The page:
Greg Howe

As far as modern-day fusion goes, Extraction is pretty darn consistent from front to back, as evidenced by such uptempo ditties as “Extraction” and “Crack It Way Open,” as well as more tranquil moments like “Tease” and “Ease Up.” Howe, Wooten, and Chambers have certainly succeeded in summoning up a heavy ’70s vibe throughout Extraction, and as a result, the album wouldn’t sound out of place played between School Days and Where Have I Known You Before. (by Greg Prato)

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Personnel:
Dennis Chambers (drums)
David Cook (keyboards)
Greg Howe (guitar, guitar synthesizer, keyboards)
Victor Wooten (bass)

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Tracklist:
01. Extraction (Howe) 6.14
02. Tease (Howe) 6.07
03. Crack It Way Open (Howe) 6.00
04. Contigo (Howe) 6.30
05. Proto Cosmos (Pasqua) 4.16
06. A Delicacy (Howe) 2.25
07. Lucky 7 (Howe) 6.02
08. Ease Up (Howe) 6.21
09. Bird’s Eye View (Howe) 6.19

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Jan Akkerman – Live At Montreux Jazz Festival (1978)

FrontCover1.jpgA perfect live album.

This Jan Akkerman record is a real gem! After firs spin I was convinced this by far his best live album. The material comes mainly from his self-titled record (1977), though Tommy (of the Eruption suite) of Focus is added and two new compositions in the spirit of the self-titled Jan Akkerman album. The recording of this live album is perfect, nothing more can be expected, not even today.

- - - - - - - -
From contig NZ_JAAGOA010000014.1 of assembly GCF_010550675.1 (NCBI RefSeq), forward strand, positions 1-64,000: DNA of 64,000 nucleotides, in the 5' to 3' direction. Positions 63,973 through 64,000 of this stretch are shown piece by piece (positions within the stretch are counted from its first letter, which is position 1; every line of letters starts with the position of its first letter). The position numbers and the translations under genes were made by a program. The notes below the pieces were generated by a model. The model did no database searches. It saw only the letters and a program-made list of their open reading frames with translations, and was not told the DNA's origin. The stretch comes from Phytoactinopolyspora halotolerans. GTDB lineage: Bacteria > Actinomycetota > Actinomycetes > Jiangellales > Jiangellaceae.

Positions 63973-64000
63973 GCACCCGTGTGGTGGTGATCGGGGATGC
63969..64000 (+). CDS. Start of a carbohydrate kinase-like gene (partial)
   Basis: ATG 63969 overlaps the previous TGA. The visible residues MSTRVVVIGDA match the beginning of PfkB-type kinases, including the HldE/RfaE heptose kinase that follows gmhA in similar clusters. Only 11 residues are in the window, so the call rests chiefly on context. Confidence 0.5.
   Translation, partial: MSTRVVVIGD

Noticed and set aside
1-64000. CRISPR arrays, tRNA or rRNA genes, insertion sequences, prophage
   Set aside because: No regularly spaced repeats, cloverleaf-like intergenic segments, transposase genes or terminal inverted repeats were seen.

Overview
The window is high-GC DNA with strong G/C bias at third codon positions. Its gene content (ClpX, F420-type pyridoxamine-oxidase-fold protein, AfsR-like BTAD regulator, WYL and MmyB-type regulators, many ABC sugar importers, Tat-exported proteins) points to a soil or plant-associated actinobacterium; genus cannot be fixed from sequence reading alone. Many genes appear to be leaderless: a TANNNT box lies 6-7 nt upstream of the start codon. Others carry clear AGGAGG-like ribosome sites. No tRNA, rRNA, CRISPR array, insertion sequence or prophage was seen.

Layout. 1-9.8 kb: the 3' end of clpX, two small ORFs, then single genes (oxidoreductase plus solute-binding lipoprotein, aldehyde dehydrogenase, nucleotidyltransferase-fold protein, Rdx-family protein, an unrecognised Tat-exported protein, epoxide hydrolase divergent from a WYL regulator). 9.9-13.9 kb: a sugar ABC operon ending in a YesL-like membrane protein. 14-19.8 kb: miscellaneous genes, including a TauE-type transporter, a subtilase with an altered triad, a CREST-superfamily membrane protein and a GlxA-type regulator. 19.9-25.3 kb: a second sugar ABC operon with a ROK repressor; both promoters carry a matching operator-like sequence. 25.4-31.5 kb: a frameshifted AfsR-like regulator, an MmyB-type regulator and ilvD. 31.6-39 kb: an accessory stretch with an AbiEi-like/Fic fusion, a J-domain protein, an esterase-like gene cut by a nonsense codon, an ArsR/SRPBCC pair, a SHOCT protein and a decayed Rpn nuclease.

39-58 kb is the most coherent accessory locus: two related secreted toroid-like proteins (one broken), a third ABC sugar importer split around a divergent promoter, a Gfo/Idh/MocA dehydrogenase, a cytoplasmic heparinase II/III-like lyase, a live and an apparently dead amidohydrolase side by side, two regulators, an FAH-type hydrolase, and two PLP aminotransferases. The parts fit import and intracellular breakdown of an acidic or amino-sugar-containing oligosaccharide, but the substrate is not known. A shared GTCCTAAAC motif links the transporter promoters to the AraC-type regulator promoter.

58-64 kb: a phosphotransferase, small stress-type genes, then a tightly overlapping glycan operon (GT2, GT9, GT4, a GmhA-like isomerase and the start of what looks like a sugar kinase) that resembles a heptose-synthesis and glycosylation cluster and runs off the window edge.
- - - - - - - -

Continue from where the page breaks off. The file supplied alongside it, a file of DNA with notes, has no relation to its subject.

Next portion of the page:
For newcomers. Jan Akkerman is ex-guitarist of Dutch prog band Focus. In his solo career he concentrated on jazz-rock/fusion and some historical lute-guitar playing. Though at first (Profile, Tabernakel) Jan akkerman would use his rockin’ electric guitars most of the time, in 1977 Jan decided to become the master of the clean jazz-guitar. This resulted in the 1977 self-titled album with clean guitars, a great band and the best of string arrangements. The compositions had a relaxing but slightly magical vibe and some up-tempo moments. Most of the compositions of this record were played on this live album.

Now, the problem Akkerman and band had to face was the fact that on the album these unbelievable string arrangements made a big contribution to the end result, but they weren’t able to get such an arrangement for their tour. The problem was successfully solved by adding an inspired percussionist (I love his contribution) and some synths that JanAkkerman06both helped to establish a more progressive climate, though the main genre would still be fusion. The two minuted atmospheric synth opening track by Jasper Van ‘t Hoff really gets me warm for the rest of the album!